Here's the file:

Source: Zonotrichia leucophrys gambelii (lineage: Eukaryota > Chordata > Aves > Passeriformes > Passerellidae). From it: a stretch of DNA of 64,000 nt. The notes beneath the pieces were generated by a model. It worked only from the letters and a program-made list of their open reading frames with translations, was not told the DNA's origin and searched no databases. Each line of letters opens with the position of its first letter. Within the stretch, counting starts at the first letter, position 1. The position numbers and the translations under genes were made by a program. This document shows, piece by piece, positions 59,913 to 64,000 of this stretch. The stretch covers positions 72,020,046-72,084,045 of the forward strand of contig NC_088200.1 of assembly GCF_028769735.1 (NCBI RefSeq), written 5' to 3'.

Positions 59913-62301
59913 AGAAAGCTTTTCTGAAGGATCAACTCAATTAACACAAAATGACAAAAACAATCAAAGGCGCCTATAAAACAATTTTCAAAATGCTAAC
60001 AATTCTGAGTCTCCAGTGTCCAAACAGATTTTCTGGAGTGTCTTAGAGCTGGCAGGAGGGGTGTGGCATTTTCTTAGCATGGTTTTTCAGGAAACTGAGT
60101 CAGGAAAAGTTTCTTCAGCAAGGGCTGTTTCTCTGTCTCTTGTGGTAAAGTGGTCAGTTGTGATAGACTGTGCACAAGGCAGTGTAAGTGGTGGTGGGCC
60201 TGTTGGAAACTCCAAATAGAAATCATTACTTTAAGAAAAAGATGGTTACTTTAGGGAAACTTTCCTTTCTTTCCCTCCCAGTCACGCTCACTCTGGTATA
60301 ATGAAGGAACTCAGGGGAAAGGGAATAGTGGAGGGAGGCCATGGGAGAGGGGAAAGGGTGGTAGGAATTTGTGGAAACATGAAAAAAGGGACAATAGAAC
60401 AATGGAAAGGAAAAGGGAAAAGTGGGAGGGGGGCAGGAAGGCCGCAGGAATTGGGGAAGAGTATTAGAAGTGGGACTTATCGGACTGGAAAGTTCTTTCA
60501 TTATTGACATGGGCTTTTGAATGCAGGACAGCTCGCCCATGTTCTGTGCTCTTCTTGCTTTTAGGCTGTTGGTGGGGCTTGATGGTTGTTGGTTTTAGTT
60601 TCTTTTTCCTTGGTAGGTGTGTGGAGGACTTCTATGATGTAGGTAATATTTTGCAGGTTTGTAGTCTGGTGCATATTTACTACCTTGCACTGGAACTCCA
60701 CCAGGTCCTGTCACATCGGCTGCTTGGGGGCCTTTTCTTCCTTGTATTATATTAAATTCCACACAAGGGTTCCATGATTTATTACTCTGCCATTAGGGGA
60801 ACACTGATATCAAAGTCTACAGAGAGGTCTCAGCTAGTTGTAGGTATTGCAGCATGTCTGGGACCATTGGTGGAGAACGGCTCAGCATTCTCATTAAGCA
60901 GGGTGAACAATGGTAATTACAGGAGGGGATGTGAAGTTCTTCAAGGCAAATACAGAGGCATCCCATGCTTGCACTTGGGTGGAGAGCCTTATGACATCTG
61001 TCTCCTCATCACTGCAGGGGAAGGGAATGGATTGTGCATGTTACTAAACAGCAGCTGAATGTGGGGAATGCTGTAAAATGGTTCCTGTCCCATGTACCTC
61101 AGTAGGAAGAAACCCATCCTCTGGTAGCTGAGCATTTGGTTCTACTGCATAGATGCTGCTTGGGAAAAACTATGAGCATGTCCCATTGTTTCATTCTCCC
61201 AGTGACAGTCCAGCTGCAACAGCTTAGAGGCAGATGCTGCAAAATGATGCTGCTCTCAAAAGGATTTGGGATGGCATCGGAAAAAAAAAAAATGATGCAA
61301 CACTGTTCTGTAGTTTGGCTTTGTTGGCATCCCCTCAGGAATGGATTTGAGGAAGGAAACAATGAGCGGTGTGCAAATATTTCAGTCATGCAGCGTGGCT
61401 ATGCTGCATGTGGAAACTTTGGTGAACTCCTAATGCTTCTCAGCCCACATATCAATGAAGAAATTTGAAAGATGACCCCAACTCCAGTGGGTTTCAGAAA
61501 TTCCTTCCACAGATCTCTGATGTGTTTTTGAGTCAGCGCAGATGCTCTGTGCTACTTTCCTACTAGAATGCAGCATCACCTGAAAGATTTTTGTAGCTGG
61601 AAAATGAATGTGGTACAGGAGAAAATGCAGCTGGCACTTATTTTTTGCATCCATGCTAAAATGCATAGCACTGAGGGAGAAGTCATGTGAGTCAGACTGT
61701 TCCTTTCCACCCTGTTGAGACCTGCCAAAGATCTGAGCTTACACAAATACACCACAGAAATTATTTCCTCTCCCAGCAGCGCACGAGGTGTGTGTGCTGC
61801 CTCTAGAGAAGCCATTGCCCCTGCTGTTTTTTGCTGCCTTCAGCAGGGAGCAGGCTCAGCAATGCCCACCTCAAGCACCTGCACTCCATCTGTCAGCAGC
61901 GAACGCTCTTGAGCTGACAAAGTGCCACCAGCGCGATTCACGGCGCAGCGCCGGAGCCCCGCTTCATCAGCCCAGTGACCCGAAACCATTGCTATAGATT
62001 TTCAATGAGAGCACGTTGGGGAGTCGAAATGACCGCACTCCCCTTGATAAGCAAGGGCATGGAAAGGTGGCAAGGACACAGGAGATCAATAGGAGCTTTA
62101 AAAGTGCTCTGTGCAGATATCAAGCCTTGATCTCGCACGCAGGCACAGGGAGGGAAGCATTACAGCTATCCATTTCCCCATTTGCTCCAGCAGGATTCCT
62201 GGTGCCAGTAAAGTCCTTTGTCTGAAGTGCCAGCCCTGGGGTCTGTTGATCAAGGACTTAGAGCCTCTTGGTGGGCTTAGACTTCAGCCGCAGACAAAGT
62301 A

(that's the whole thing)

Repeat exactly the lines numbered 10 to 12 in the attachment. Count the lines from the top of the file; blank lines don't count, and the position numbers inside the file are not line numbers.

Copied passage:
60601 TCTTTTTCCTTGGTAGGTGTGTGGAGGACTTCTATGATGTAGGTAATATTTTGCAGGTTTGTAGTCTGGTGCATATTTACTACCTTGCACTGGAACTCCA
60701 CCAGGTCCTGTCACATCGGCTGCTTGGGGGCCTTTTCTTCCTTGTATTATATTAAATTCCACACAAGGGTTCCATGATTTATTACTCTGCCATTAGGGGA
60801 ACACTGATATCAAAGTCTACAGAGAGGTCTCAGCTAGTTGTAGGTATTGCAGCATGTCTGGGACCATTGGTGGAGAACGGCTCAGCATTCTCATTAAGCA